2. Description of the Prior Art Many textiles such as cotton do not have the desired degree of strength, and are often therefore chemically treated to improve this property. Essentially, the chemical treatment is effected to increase the inter-fiber friction characteristics of spun textile fibers. By improving frictional properties, one may achieve either greater strength for the same amount of twist or produce yarns at lower twists but at a higher rate. In the latter situation, overall production is thus improved.

However, in many instances, the chemical treatment, while improving strength, deleteriously affects other desirable properties of the thus treated textile fibers. In a typical case, while strength is improved via the chemical treatment, the property of elongation is adversely affected. It would therefore be a considerable advance in the art if a method of treating cotton or other textiles were discovered whereby fiber strength is increased, and yet other desirable properties such as elongation and the like are not deleteriously affected at the same time.

It therefore becomes an object of the invention to provide a method of treating textiles such as cotton and the like.

A more specific object of the invention is to chemically treat textiles such that their strength is materially increased without adversely affecting other desirable properties of the treated textile.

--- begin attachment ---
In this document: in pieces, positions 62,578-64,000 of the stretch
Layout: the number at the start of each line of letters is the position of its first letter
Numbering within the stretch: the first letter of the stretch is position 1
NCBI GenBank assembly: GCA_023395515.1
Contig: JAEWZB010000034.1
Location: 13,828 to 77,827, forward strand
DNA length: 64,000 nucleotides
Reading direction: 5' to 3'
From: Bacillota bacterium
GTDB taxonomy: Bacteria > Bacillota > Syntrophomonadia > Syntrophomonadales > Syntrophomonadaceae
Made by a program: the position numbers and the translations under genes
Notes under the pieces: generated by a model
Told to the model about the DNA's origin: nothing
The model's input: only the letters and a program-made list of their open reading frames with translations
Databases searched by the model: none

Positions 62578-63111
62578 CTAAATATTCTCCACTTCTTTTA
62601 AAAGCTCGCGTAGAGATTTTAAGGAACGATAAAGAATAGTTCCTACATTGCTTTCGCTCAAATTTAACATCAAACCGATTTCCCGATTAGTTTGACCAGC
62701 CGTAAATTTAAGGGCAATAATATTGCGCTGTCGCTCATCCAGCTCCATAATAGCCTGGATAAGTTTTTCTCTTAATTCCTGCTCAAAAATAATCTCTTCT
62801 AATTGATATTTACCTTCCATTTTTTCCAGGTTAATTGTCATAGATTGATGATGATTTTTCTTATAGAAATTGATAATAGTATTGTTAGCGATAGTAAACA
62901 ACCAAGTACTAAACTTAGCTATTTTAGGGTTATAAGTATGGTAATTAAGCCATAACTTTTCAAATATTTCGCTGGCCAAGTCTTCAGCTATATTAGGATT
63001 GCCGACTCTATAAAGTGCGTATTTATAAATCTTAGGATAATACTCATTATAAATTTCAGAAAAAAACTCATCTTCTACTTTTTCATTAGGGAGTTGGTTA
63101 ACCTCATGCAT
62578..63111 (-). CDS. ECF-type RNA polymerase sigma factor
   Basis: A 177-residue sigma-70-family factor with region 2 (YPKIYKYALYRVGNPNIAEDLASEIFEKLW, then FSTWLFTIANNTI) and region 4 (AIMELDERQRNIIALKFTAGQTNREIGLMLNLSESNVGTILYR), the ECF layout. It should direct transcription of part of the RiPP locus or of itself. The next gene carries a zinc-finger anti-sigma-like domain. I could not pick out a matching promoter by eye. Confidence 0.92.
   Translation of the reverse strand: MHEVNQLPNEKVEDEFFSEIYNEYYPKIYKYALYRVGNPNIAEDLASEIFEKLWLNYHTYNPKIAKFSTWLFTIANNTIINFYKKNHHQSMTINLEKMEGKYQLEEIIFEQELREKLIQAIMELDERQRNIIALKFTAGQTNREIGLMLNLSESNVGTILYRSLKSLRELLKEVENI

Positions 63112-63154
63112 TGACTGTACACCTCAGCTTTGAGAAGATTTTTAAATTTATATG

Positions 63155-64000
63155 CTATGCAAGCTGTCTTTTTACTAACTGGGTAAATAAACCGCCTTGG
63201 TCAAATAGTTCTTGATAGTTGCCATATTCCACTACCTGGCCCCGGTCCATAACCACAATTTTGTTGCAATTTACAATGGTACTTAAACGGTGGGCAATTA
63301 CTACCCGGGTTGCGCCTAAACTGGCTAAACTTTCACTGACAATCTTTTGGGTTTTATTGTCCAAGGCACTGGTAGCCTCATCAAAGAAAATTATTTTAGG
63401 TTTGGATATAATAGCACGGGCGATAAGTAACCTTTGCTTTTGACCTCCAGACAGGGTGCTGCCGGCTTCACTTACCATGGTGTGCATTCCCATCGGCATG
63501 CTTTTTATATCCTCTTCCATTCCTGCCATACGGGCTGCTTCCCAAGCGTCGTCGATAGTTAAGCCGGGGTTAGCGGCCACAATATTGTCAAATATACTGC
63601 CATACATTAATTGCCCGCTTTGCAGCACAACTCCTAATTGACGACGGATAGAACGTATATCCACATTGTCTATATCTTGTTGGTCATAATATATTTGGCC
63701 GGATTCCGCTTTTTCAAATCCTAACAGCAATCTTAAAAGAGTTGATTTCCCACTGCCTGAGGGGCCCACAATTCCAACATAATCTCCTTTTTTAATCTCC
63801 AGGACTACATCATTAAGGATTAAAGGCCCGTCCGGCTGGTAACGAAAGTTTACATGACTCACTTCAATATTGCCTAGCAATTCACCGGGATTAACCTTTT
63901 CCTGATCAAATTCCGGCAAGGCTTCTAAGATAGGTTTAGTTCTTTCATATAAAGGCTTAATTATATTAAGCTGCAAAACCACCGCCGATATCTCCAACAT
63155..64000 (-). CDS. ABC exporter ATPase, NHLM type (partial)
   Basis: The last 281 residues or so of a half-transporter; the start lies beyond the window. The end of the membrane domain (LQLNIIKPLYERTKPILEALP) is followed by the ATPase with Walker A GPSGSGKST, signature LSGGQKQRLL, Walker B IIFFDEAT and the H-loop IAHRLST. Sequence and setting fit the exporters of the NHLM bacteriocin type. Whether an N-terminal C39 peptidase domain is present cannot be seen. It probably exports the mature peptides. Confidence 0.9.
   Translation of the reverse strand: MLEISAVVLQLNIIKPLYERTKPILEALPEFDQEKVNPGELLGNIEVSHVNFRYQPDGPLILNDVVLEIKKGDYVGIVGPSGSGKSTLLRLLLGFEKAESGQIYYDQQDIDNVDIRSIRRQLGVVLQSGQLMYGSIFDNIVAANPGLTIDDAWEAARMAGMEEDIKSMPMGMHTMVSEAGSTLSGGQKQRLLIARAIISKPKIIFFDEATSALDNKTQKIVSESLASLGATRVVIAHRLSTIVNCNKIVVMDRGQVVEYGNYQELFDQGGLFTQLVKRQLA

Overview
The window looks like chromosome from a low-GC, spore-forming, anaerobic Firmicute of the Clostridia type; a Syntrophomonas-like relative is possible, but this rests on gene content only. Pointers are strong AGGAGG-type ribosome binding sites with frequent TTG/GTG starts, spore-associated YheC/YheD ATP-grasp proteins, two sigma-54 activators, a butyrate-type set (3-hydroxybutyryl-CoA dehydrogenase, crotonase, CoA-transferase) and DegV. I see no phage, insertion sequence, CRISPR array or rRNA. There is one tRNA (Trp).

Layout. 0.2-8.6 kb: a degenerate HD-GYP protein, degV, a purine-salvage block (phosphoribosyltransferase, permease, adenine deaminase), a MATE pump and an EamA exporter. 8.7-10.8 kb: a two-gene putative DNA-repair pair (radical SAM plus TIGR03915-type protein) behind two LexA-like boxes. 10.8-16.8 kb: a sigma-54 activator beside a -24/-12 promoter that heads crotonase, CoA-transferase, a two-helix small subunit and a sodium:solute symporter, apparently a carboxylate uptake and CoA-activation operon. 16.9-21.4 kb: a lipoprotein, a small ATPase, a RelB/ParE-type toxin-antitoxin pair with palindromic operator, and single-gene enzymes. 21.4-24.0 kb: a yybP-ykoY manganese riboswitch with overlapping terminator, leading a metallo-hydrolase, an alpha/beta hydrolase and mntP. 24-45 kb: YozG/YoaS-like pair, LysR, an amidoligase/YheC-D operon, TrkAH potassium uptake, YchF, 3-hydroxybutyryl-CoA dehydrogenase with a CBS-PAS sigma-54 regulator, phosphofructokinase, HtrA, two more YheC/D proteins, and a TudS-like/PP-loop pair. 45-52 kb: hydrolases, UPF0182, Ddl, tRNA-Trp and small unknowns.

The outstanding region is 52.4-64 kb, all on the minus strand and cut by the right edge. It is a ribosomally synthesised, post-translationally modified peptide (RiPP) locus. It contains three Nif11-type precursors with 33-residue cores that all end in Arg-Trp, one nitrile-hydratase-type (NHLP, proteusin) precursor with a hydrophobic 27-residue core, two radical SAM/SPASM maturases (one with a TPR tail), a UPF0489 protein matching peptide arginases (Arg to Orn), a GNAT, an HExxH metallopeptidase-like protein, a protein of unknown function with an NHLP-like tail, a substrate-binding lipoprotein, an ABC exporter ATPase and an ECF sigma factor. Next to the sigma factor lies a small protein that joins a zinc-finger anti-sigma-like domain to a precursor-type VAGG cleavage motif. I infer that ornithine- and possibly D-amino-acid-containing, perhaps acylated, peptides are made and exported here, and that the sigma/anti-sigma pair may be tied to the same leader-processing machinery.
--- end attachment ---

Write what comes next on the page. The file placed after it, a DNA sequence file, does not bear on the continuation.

Another object of the invention is to chemically treat textiles to improve the strength thereof by resort to a liquid chemical composition which may be applied to the textile via a number of conventional ways such as by spraying and the like.

Other objects, features and advantages of the invention will be readily apparent from the following description of certain preferred embodiments thereof, although variations and modifications may be effected without departing from the spirit and scope of the novel concepts of the disclosure.

SUMMARY OF THE INVENTION Broadly speaking, textiles such as cotton, are treated to improve their strength and other desirable properties by contacting the textile with an organosol comprising a non-polar or ganic solvent having uniformly dispersed therein discrete, dense colloidal particles of amorphous silica having an average particle diameter of 3-150 millimicrons and an average surface area of from about 20 M /g. to 1,000 M /g., said silica particles having absorbed upon their surfaces a quaternary ammonium salt or hydroxide, with the weight ratio silica, expressed as $0, to the quaternary ammonium salt or hydroxide being at least 2:1, wherein the quaternary ammonium compound has the formula: